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Doomed Canterbury businesses to share their stories

Canterbury Small Business Action Group

Media release
December 14, 2010

Doomed Canterbury businesses to share their stories

Canterbury business people who have either closed their businesses or are struggling severely in the aftermath of the earthquake will share their stories at a meeting of the Canterbury Small Business Action Group (SBAG) at Christchurch Polytechnic on Friday.

“These stories will show that immediate government assistance is essential if thousands of small businesses are not forced to close their doors,” says SBAG CEO Mathew Carpenter.

“If we follow the pattern set by San Francisco in 1979, one third of all small businesses or 10,000 are doomed and we can’t let anything like that happen,” he says.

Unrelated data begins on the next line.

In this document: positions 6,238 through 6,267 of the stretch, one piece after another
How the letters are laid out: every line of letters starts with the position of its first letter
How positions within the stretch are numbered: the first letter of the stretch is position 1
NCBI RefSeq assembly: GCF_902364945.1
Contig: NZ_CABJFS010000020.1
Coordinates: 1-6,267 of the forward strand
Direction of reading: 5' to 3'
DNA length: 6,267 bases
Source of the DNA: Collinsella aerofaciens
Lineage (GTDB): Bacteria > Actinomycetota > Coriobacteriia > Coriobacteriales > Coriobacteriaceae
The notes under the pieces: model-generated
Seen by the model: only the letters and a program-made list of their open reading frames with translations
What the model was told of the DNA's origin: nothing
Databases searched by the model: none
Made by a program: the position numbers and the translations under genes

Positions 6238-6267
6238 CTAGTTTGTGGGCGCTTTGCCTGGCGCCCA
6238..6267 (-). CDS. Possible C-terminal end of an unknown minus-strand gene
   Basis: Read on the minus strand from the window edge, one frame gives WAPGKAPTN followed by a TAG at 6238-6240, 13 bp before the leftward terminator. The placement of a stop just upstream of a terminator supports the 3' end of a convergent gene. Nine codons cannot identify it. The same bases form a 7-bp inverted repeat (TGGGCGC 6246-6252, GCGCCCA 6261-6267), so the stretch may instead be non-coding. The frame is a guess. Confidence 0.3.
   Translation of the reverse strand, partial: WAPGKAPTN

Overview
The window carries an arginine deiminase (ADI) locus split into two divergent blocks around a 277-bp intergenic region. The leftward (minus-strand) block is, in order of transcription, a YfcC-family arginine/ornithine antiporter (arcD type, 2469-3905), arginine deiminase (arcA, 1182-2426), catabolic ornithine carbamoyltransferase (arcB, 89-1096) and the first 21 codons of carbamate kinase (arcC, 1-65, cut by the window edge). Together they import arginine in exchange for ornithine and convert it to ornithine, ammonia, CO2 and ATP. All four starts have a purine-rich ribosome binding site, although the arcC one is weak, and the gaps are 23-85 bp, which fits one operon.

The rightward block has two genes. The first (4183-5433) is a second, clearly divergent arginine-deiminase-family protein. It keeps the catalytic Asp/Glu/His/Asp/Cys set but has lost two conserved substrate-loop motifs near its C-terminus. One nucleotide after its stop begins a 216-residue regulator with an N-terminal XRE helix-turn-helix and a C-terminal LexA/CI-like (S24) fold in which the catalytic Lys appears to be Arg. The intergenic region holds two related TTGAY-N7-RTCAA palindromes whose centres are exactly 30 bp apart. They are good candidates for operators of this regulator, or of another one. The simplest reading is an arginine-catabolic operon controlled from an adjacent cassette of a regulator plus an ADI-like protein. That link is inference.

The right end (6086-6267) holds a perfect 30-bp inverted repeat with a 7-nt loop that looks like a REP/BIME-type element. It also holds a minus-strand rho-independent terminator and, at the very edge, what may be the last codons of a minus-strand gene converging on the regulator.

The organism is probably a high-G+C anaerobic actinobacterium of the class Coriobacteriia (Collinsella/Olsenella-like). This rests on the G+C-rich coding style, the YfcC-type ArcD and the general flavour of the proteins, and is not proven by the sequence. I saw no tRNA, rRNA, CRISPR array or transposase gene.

“But it will happen if the government doesn’t come to their assistance before it’s too late. I don’t think there is an awareness out there of how serious this is and how it will impact on the Canterbury and national economies.”

Mr Carpenter says if even 2000 businesses close, that would be a loss of between 10,000 and 15,000 jobs.

“Business turnover has dropped about 40 percent since the quake and that’s because people are still in emotional turmoil and are not spending,” says Mr Carpenter.

“Failing to help these businesses through this period is like failing to help farmers through a 200 year drought.”

Among those sharing their stories will be former Cross Brothers Butchery owner, Colin Crequer. His business closed because of trade loses in aftermath of the earthquake.

Local business woman Judy Tardi will also speak on how the earthquake has affected her export business.

The meeting will also be attended by Christchurch Mayor Bob Parker and local MPs.

It will take place at CPIT’s Maori Studies facility, Te Puna Wanaka, on the corner of Coventry and Williams Streets at 7.30am on Friday. All media are welcome.


ENDS

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